Although further afield Chinatown Remix has got to be our pick of the weekend. On Saturday afternoon this neighbourhood based art/street party is free, adult and family oriented and is simply a great free local-scale event whereby artists’ works are displayed on the street and in the many participating restaurants for meanderers to cruise by and enjoy. Activities for kid’s dot the street and there is a beer garden all day in the parking lot of the Shanghai with an after-party too! It is all happening on Somerset West in Chinatown. Fun starts Saturday at 1PM and party goes til 11 – Go, meet, enjoy.
Thursday night marks the launch of the weekly night market in the Byward Market! Throughout the summer months every Thursday the Byward Market produce and stall vendors will be open and bustling til 8PM. See you on the market neighbour!
Friday night Cafe Nostalgica is the place to be with the ever groovy and ever popular return of TimeKode. Love these sessions.
Saturday afternoon when the puck drops at 1PM the seats are comfortable and the beer is cold at The Lunenburg. Go Habs Go.
Also on Saturday it’s Tac-o-the -Town Ottawa’s first ever TacoFest at the Ottawa Convention Centre. 15$ entry +2-4$ per taco
Like retro-vintage furniture? I do so I’ll see you at St Bridgid’s where they are hosting a 2-day Retro Vintage and Antiques Market on Saturday and Sunday.
Sunday is the first Alcatel-Lucent Sunday Bike Day with over 50km of parkway closed to cars from 9am-1PM. I’d like to see it be an all-day event but still glad to see it back. On yer bikes mateys!
Sunday go super local to Fleur Tea House on Somerset East where they host a weekly dance classes. Sunday is Bachata Dance Class from 6:30-8:30
Today from 3-8PM at the Rideau St Library (377 Rideau) is the Open House for the Rideau St re-design. Cllr Fleury’s office explains this is a pop-in Open House to inform the public of aspects of the 2005 Community Design Plan (CDP) that are to be reviewed and revised in the next edition “to provide clear direction for future development.” Read more on the reasons for reopening the CDP and the items affected (e.g., Building height, traffic management, etc) here.
Today is the first opportunity for the community to get their vision across for this stretch of Rideau St that runs from King Edward to the Cummings Bridge. The whole Ward is affected by this section of Rideau. A “destination” visionary design rather than one that simply supports short-term developer gains could bolster the desirability of the whole area from Montreal Road by creating a shopping corridor to the Market generating a diversity of clients allowing businesses to flourish.
The 2005 CDP limited height to 6 stories so an important aspect to review will be if this height limitation is preserved as sunlight is an important aspect to any shopping district- witness the demise of Spark Street’s dark corridor or the lack of patios and foot fall on Queen & Slater at the weekend.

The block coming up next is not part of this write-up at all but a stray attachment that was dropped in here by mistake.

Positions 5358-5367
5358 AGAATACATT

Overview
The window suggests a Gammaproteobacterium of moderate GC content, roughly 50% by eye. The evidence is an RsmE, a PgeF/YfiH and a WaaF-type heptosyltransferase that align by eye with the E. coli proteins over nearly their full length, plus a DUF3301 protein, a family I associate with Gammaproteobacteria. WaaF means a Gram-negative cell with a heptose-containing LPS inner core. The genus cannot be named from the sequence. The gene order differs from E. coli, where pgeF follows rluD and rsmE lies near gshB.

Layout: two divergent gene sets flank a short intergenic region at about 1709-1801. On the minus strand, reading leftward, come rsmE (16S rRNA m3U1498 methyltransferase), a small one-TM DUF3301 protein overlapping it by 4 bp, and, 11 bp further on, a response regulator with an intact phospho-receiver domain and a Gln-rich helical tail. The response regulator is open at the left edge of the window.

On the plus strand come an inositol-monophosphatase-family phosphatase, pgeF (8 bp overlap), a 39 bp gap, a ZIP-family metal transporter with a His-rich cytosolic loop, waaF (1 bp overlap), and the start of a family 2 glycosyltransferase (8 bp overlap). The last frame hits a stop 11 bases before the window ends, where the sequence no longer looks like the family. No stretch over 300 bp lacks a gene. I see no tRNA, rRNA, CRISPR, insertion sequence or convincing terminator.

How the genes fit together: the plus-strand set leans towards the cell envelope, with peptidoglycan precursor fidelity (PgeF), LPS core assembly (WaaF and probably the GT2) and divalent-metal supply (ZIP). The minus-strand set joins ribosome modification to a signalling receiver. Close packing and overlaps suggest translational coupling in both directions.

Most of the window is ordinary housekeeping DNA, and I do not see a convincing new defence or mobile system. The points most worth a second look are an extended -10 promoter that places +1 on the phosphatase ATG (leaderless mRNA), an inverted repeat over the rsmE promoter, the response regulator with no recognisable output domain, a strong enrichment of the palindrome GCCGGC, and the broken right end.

Equally it would be nice to see if there is any room for mini-parks to encourage residents to gather or street furniture to take a break.
Rideau st affects the entire Ward – if it becomes a dark speedy wind tunnel of high-rises it will forever cut off Vanier from Lowertown/SandyHill and the Byward Market bringing down the tone of each and every neighbourhood in Ward 12. If however Rideau is designed with a strong vision in mind- and I for one see it as a strolling, shopping, low-rise patio-friendly destination that draws visitors and residents alike – it has the location and bordering neighbourhoods to become a true destination with shopping, a cinema, great history and restaurants all a joined up in a walkable distance. Upper Rideau is without a doubt the vital link between Ward 12 neighbours from Vanier through the shops on Cumberland, Dalhousie and the Market.
Hopefully today’s open house is a step in ensuring a traditional low-rise strolling- and-shopping,district that reinforces our Ward as a desirable, liveable destination that all of Ottawa deserves.
Posted in Local Politics, Uncategorized
Tagged Auntie Loo, Bytowne Cinema, Byward Market, Byward Market BIA, CDP, Lowertown, OPL, Sandy Hill, Sandy Hill Seen, Uptown Rideau, Vanier, Vanier Now
Last night Cllr Mathieu Fleury invited residents from Lowertown & Sandy Hill to come together and discuss outstanding concerns surrounding the opening of Chapel St and Beausoleil to cars. Please see past articles for details.
The evening was animated, at times challenging and very vocal. Almost every attendee contributed forceful yet positive ideas on how to bring proactive changes that benefit the whole community rather than a segment.
The take-away from this meeting is that the communities have asked for the City & Councillor to make the intersection bike-only on to Chapel within the next two weeks to discourage drivers from becoming familiar with a new route that would be closed off (City’s timeline) in the spring. With the advent of RightBike kiosks coming to Sandy Hill what better time than now to take action to promote and provide cycling infrastructure.